The Department for Health and Wellbeing has published its third quarter analysis of Port Pirie children’s blood lead levels, which shows deterioration across all children’s blood lead level measures.
Director of Scientific Services, Dr David Simon, said the report provides a detailed analyses of the blood lead levels of Port Pirie children aged up to four years of age, as well as pregnant women.
“The most recent results show the average blood lead level for two-year-olds has increased from 5.8 micrograms per decilitre (µg/dL) at this time last year, to 6.6 µg/dL continuing the trend seen earlier this year,” Dr Simon said.
“Most concerning is the increase in the number of children at high risk of health effects with blood lead levels equal to or above 20 µg/dL, which has risen to 15 children compared to 12 children in 2018.
“The results also show the overall average blood lead level of all children tested has risen from 4.1 µg/dL to 5.6 µg/dL.
“The results are concerning but expected given the prolonged high lead-in-air emissions between 2016 and 2018, carrying a large amount of lead contaminated dust across the city.
“There are some early signs that the deterioration in children’s blood lead levels may be starting to reduce compared to the deterioration reported in the first quarter and half-year reports.
“This reduction could be linked to the fact that children are less likely to be exposed to lead over the winter months, as they spend more time indoors and wet weather suppresses dust in the environment along with the reported reduction in average lead-in-air in 2019.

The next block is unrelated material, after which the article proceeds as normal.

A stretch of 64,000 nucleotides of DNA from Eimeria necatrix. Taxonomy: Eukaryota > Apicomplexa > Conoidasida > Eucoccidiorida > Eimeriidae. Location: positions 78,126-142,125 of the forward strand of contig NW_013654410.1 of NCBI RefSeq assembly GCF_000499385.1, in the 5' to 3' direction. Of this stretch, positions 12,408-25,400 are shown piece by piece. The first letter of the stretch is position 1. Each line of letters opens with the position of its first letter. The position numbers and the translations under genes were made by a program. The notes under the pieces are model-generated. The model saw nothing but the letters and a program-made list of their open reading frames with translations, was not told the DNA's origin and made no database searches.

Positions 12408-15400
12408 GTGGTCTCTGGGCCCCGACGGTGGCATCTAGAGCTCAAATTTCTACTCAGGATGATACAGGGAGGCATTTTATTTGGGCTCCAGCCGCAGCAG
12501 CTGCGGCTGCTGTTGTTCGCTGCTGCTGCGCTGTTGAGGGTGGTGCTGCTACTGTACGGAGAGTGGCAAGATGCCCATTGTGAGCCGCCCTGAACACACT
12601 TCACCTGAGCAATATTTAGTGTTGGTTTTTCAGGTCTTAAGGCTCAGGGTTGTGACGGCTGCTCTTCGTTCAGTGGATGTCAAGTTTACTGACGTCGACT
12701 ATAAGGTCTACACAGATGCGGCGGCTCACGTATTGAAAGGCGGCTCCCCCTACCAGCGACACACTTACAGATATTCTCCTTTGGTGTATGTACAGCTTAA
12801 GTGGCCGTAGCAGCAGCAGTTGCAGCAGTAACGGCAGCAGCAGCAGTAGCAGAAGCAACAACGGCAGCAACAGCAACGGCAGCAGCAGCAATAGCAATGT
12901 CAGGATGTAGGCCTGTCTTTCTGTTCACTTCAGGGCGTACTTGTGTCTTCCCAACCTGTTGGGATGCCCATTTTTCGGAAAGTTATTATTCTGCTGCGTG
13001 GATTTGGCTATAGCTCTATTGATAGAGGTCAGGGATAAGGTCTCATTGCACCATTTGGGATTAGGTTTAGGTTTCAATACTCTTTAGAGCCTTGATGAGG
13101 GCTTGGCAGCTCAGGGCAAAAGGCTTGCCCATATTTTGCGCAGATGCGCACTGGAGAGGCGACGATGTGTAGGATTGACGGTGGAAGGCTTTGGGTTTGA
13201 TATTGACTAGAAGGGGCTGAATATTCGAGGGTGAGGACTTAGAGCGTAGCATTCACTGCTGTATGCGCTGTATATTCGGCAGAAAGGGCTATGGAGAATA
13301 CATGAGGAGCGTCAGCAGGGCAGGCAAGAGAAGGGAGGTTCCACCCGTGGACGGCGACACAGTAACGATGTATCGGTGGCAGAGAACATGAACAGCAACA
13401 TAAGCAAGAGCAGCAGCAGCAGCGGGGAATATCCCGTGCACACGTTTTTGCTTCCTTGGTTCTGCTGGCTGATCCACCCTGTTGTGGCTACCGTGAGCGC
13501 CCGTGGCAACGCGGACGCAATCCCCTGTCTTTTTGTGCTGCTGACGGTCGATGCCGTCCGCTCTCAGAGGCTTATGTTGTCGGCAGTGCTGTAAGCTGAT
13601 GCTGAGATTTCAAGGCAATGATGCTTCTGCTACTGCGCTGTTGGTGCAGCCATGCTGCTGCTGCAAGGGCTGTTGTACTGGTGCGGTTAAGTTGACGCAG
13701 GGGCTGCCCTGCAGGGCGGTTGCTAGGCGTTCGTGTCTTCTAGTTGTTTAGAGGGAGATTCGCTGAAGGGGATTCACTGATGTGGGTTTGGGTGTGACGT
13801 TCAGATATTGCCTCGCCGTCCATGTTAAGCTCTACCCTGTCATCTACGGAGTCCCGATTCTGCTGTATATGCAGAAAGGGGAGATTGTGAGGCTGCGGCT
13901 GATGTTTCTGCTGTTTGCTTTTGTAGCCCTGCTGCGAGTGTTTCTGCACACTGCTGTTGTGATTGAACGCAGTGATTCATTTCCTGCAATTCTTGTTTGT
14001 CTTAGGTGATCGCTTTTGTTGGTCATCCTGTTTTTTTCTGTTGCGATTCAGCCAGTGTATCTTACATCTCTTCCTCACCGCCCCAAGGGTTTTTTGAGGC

“It is, however, too early to speculate as to whether this trend will continue, however the Environmental Health Centre in Port Pirie will continue to work closely with the community and monitor the situation as we move closer to dry, windy conditions over summer.”
In partnership with the Targeted Lead Abatement Program (TLAP), all children with elevated blood lead levels are offered tailored interventions; however, given the known effect of lead on children’s developing brains, preventing exposure in the first place is the primary objective.
“Case workers work closely with parents and caregivers of children with elevated blood lead levels to assist families in reducing lead exposure, ensuring each child’s living environment is as dust-free as possible,” Dr Simon said.
“Individually tailored intervention measures offered to families can include professional house cleaning, covering contaminated yard soil, assistance with access to healthy food and childcare to ensure each child’s lead exposure is reduced.”
SA Health provides voluntary blood lead screening through TLAP, which has been delivered by the Port Pirie Environmental Health Centre (EHC) since 1984.
The blood lead levels are measured against the National Health and Medical Research Council (NHMRC), which advises blood lead levels above 10 μg/dL can have harmful effects on a number of body functions and organs in both adults and children, and that lead sources should be investigated then prevented or reduced at the exposure investigation level of 5 μg/dL.
In January 2019, laboratory testing was changed from Nyrstar Analytical Services to SA Pathology to utilise the most up-to-date testing technology.
This change of testing may have contributed slightly to the observed upward trend in the results compared with previous years, and the impact of the change is being monitored closely. The most important thing however, is to continue action to reduce lead exposure as much as possible.
Visit the Implementation Program page to view the report.